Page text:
All of his basketball training was relegated to the video room. Wiseman would sit for hours with assistant and player development coach Dejan Milojevic and dissect everything they saw. They watched film from Wiseman's games. They watched teammate Kevon Looney. They watched other centers around the league -- both current and former. During the Finals, Wiseman studied Boston Celtics center Robert Williams III.
Following NBA summer league in Las Vegas -- where Wiseman played five games, his first showing since a trio of G League games in March -- not a weekday has gone by in which Wiseman wasn't in the Warriors' training facilities.
"Finally things began to click for James this summer," Warriors coach Steve Kerr says. "He played more pickup ball this summer than anybody on our entire roster, and he's getting rep after rep. His knee is feeling great and everything is finally happening, but only because the reps are there for him. Everything that we've been showing him, he can now feel."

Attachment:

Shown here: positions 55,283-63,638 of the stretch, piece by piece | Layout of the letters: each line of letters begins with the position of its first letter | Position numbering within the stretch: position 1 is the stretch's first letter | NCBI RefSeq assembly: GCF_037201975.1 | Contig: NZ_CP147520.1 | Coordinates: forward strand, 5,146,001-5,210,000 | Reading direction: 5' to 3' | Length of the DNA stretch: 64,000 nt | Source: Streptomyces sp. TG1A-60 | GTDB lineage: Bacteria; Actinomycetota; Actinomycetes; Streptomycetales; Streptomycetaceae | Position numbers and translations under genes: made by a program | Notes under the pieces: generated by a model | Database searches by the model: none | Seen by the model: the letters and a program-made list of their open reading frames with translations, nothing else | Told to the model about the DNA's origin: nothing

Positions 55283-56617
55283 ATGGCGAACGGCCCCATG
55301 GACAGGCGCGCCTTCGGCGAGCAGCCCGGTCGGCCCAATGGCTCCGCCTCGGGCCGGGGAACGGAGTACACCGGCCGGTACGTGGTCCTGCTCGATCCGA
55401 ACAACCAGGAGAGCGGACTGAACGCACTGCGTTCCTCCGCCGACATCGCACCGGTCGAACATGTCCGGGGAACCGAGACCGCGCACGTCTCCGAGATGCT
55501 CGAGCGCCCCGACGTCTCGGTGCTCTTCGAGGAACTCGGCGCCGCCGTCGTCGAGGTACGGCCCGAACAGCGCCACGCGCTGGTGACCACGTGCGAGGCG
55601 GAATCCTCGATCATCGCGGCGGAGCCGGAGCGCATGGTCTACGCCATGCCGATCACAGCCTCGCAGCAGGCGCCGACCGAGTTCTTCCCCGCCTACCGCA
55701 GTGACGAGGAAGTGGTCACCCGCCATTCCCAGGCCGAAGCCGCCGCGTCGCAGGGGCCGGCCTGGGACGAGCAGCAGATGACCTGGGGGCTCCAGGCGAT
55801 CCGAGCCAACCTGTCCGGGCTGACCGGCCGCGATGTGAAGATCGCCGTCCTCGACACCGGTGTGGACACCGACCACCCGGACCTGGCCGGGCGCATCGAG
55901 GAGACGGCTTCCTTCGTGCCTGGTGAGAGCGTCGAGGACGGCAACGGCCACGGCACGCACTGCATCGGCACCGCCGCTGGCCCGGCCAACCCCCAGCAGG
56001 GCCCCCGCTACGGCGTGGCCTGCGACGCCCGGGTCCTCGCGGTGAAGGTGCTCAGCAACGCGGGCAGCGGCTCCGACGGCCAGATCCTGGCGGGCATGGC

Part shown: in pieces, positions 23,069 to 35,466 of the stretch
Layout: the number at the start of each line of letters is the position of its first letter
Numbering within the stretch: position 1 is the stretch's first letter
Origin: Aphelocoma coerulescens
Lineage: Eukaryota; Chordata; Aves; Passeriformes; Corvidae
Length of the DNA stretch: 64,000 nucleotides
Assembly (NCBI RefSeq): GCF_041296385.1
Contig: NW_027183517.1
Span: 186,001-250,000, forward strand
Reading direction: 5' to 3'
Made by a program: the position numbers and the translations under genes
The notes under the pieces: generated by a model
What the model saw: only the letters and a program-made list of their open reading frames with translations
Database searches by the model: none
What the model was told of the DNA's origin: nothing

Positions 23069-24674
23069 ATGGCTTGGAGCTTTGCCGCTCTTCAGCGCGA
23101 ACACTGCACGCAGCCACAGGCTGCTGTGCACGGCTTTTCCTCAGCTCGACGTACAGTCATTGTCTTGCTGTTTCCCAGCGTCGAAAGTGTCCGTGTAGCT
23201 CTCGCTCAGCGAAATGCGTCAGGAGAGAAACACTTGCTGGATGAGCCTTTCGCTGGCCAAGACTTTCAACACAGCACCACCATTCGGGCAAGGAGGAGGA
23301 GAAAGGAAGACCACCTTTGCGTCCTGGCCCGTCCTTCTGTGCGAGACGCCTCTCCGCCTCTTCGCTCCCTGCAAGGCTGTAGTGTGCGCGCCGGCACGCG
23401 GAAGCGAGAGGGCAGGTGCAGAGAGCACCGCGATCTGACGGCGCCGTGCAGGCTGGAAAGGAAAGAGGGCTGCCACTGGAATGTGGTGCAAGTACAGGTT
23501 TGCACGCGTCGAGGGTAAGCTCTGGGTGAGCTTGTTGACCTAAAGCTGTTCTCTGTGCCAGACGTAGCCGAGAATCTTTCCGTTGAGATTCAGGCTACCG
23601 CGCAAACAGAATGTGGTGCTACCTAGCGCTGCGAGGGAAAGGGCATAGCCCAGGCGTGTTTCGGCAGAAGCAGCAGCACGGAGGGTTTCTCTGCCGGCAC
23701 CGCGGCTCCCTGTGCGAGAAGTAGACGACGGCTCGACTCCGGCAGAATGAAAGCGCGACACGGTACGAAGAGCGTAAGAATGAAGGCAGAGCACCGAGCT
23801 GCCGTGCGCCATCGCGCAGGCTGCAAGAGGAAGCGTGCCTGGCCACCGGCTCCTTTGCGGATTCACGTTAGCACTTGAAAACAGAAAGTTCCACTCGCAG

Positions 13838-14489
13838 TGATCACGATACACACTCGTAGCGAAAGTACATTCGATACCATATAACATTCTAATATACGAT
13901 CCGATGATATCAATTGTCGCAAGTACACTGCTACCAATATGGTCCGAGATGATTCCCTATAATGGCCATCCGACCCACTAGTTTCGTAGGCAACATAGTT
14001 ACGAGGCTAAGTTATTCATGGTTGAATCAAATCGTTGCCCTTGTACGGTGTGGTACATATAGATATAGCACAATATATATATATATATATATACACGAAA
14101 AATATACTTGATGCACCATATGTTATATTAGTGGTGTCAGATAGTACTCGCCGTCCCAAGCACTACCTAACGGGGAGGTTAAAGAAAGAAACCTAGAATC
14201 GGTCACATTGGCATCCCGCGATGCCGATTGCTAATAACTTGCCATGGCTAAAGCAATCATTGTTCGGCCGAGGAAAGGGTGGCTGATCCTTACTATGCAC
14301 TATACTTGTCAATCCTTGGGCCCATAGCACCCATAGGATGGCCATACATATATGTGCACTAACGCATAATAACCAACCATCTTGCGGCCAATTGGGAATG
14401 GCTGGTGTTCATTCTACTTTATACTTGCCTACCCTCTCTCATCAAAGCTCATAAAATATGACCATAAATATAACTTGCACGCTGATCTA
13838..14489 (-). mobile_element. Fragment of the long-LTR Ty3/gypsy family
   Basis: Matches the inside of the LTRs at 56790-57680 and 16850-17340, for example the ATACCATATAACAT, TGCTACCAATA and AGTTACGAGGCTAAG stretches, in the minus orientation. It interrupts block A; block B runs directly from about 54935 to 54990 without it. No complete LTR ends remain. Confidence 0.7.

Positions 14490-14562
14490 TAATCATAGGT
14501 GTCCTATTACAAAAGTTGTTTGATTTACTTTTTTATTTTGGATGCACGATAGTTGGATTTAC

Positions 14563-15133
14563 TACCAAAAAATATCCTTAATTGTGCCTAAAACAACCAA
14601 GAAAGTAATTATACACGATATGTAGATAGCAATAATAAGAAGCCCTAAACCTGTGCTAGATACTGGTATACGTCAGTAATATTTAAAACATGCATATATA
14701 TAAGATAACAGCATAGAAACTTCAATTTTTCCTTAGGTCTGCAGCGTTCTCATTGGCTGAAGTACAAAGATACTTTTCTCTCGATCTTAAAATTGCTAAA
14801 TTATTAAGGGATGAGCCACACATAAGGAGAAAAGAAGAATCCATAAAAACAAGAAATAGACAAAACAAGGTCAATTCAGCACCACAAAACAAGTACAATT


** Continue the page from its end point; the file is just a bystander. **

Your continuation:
In Vegas, the Warriors held hourlong scrimmages, and Wiseman was the only roster member who participated in all of them. These scrimmages offered something Wiseman hadn't experienced in a year and a half: playing time.
"I don't got any personal expectations this year," Wiseman says. "I really just want to win and get better. I'm still coming back from an injury, so it's going to take a while. It's about gaining momentum, but I am ready."
IT WAS THE second quarter of the Warriors' April 10 game against the Houston Rockets. Wiseman caught a pocket pass from Poole and immediately drove to the hoop for a dunk.